Coca-Cola now owns 26,037,771 shares of the company, representing a 16% stake.
The transaction keeps Keurig on an epic price ascent!
Keurig’s domination of the single-cup, home-brewed coffee market has pushed shares from $17 to $113 in two years. It’s yet another reminder that genuine innovation always leads to outsized returns – 564%, in Keurig’s case.
But the storyline here is Coca-Cola.
I’m hearing chatter that its latest purchase of Keurig shares is simply a precursor to an outright acquisition.
But does that mean Coca-Cola is tweaking its 128-year-old formula for success, and positioning itself alongside the booming coffee industry?
More than 80% of Americans consume coffee. When you combine that with the severe coffee bean shortage being predicted in the months ahead – coffee prices have more than doubled since January – can you blame Coca-Cola?
(The rise in coffee prices is largely due to a major drought in Brazil, the world’s largest producer of coffee beans.)
But there’s more here than meets the eye. Much more.
Coca-Cola and Keurig are quietly collaborating on a “make your own soft drink” prototype, called “Keurig Cold.”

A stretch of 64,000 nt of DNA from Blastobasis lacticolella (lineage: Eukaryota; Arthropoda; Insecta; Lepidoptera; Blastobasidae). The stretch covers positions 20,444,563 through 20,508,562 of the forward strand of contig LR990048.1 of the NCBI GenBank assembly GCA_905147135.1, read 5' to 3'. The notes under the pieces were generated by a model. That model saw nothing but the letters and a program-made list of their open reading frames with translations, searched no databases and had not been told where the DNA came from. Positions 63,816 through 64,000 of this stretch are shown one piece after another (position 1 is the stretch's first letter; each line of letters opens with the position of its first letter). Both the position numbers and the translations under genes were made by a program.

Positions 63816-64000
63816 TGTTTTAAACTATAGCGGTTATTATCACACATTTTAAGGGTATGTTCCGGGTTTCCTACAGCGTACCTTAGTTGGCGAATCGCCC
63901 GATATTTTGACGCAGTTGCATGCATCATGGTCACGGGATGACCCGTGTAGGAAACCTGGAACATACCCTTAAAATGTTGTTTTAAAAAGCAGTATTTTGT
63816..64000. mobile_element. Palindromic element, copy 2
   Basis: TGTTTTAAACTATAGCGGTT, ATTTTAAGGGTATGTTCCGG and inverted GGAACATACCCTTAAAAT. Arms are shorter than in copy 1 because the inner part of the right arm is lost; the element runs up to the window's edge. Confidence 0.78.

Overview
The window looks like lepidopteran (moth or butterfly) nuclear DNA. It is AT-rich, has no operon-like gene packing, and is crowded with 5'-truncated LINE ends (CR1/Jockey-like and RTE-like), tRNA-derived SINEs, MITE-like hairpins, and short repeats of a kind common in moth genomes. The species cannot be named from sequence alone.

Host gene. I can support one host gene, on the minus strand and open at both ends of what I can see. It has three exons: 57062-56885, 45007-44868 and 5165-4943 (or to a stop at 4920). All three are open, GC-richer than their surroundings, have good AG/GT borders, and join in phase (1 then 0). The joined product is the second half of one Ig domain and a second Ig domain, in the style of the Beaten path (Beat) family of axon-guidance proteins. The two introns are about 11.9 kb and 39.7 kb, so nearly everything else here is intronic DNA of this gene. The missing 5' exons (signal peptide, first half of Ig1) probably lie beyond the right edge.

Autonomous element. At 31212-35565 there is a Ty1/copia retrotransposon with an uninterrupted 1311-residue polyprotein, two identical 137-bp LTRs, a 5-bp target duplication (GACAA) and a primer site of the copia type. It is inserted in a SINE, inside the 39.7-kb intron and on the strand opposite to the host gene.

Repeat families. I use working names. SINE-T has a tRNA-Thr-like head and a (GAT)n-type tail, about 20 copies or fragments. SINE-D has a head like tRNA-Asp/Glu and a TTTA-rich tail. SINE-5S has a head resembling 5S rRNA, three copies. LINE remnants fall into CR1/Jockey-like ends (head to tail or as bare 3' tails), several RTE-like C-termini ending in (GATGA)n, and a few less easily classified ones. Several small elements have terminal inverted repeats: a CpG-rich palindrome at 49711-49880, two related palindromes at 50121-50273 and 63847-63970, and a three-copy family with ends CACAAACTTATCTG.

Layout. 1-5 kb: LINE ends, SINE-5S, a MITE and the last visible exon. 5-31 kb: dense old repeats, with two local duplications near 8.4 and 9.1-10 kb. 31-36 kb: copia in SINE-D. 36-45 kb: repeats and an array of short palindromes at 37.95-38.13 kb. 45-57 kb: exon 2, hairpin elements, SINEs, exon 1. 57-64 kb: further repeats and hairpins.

In the spirit of K-Cups, the Keurig Cold machine will give consumers the ability to make single-serving beverages ranging from carbonated sodas to non-carbonated drinks like iced teas and juices.
SodaStream International Ltd. (SODA) has already proven this niche market’s viability. Enjoying a classic first-mover advantage, the company has steadily grown revenue from $145 million in 2009 to $563 million in 2013. It sold close to 4.4 million soda-makers last year.
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Yet SodaStream is suddenly vulnerable without an established partner in the beverage industry, whereas Keurig has aligned itself with the King.
As the old adage goes, “Pioneers get slaughtered and settlers prosper.”
I’m extremely bullish on this vast, untapped self-serve beverage market.
With Keurig near the top of my list of buyout targets, I see more upside from here.
Onward and Upward,
Founder, Wall Street Daily
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